Welcome to your weekly Title III update for August 13, 2018. Many important things came about this week, but I discussed Judge Swain’s decision on the Commonwealth and Legislature’s complaints and the Commonwealth-COFINA deal in separate postings. The First Circuit, however, reversed Judge Swain in two cases and developments in and outside the Title III have developed.
In the first of the Circuit opinions, the Court (Judge Kayatta writing the opinion) decided that Peaje did not have a statutory lien—however, that did not end the discussion. The First Circuit affirmed Judge Swain’s determination not to allow evidence of any other type of lien in the adversary proceeding but hinted that if raised in another case, it could be litigated. In addition, Judge Kayatta reversed her findings, “that Peaje failed to establish irreparable harm and that defendants established adequate protection of Peaje’s interests.” Since the Court had already decided the main issue of the case, it did not have to analyze this topic. Nevertheless, anticipating further litigation, it reversed the “brief treatment” of these essential issues. I project either further litigation or a prompt settlement of these bonds by the Board.
In the second case where the Ad Hoc Group of PREPA bondholders requested the lifting of the stay to permit them to request from another court the appointment of a receiver, the First Circuit (Judge Kayatta also being the author) went one by one over Judge Swain’s reasons to deny the petition and reversed her on all of them. Of note is the following:
The Title III court did try to deflect these problems by stating that its refusal to lift the stay arose in the context of a request for a receiver, certainly a robust form of interference with the debtor’s finances and property. The implication – which the debtor’s brief makes express — is that perhaps the Title III court would lift the stay to allow another court to provide some other type of protection of collateral. But neither the Title III court nor the debtor points to any toehold in the language of Section 305 that would accommodate a distinction allowing the Title III court to lift the stay to allow another court to interfere with the debtor’s property sometimes but not others. Either Section 305 only bars the Title III court itself from interfering, or it bars that court also from lifting the stay to allow another court to do that which it cannot do. And it is only the latter, broader possibility that creates a situation in which the creditor is deprived of any means of protecting its property interest.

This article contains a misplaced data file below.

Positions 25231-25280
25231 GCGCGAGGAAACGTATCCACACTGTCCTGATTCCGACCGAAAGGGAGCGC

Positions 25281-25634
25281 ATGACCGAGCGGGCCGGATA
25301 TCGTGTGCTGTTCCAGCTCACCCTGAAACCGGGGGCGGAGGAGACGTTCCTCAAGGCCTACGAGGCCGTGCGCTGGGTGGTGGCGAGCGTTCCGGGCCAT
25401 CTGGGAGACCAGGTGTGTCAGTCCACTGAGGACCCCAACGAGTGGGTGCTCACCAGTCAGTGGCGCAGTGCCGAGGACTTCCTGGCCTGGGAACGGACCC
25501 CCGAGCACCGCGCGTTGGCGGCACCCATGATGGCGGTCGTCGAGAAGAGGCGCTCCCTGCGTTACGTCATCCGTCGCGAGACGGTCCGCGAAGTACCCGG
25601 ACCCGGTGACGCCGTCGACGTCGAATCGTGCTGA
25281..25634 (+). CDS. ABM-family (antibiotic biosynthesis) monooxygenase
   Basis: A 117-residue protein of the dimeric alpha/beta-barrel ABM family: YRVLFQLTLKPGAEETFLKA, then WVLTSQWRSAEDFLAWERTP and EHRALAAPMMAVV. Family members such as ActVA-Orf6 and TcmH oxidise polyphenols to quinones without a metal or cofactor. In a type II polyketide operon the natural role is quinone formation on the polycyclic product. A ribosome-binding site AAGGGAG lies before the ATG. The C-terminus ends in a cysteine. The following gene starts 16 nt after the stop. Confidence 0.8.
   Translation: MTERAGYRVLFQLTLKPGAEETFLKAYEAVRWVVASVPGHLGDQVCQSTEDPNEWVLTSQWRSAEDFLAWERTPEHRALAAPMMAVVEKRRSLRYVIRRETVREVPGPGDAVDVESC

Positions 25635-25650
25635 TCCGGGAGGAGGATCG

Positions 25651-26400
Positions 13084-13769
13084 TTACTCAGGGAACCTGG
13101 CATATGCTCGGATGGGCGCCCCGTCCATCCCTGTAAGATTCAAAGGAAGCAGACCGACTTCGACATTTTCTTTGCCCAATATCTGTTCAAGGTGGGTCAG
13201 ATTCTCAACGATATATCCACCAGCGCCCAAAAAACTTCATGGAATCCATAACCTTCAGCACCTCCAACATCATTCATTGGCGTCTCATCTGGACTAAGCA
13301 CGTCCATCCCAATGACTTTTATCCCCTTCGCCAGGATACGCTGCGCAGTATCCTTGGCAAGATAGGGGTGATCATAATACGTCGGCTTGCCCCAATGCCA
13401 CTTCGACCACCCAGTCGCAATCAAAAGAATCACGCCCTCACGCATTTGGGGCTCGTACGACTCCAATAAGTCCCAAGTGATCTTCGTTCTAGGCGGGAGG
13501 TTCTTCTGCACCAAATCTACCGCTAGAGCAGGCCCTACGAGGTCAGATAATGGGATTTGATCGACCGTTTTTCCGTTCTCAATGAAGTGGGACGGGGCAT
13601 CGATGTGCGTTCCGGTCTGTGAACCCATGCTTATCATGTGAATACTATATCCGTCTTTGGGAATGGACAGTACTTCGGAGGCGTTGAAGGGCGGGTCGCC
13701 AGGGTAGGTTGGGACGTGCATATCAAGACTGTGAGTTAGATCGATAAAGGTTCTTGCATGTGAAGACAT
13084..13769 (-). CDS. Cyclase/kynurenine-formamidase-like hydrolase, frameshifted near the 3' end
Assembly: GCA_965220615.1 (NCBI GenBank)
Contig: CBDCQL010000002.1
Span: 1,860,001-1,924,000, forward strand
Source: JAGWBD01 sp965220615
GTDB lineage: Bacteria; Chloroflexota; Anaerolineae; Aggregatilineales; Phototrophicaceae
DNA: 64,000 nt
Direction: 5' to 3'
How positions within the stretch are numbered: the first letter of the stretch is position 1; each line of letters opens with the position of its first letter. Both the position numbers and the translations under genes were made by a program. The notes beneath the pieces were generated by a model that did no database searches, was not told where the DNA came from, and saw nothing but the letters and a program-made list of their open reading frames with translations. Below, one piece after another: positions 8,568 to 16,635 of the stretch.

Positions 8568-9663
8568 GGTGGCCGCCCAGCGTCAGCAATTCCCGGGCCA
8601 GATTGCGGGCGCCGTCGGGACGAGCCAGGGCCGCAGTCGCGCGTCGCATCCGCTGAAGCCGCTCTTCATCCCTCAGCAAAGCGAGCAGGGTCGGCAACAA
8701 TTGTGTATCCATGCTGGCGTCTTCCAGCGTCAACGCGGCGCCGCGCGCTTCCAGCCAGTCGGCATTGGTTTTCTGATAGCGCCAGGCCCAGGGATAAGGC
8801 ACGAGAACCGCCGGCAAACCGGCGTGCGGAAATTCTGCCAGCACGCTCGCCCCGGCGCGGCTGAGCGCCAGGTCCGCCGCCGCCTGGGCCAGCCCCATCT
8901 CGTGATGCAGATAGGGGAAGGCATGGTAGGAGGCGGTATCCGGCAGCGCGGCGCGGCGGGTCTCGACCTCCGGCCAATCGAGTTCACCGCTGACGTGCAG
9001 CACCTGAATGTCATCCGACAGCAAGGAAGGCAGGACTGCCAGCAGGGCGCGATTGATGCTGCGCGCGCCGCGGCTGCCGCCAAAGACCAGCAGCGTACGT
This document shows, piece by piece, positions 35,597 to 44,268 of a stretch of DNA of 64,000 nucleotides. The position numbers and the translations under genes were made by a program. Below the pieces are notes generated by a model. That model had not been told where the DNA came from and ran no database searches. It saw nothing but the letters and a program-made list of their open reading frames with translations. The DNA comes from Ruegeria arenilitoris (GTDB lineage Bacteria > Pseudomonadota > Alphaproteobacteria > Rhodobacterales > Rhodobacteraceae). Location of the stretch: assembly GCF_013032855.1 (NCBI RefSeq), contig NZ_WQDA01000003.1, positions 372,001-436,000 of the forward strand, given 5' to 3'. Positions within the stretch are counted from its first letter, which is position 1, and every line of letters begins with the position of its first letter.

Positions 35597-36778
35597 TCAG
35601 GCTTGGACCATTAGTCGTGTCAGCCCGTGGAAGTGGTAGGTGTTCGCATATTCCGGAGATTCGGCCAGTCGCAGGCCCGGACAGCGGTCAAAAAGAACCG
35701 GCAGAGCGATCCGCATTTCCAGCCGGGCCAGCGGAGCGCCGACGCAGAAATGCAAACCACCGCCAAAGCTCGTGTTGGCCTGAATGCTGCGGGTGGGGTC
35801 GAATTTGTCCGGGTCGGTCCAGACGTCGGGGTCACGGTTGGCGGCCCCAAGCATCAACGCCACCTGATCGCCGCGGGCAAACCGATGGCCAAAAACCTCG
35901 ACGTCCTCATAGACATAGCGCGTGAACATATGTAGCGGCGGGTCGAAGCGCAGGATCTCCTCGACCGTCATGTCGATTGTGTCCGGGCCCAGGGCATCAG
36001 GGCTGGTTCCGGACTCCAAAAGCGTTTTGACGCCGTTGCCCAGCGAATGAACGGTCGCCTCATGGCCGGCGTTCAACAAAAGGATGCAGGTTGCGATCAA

The Title III court also pointed out that Section 305 would not bar section 362(d) relief when the Oversight Board consents to the requested relief. But the principal aim of section 362(d)(1) is to protect the creditor when protection is needed, which is customarily when the debtor is not obliging. In short, saying that a creditor can get relief from the stay when the debtor’s representative consents effectively wipes out section 362(d)(1) precisely when it is most likely needed.
We also find no inconsistency between the apparent purpose served by Section 305 and a reading of that section as only barring the Title III court itself from directly interfering with the debtor’s powers or property. Like the Title III court, we read Section 305 as respectful and protective of the status of the Commonwealth and its instrumentalities as governments, much like section 904 of the municipal bankruptcy code respects and protects the autonomy of states and their political subdivisions. See 11 U.S.C. § 904. When a bankruptcy or Title III court acts directly, it impinges on that autonomy. But when it merely stands aside by lifting the automatic stay, it allows the processes of state or territorial law to operate in normal course as if there were no bankruptcy.
In addition, Judge Kayatta stated: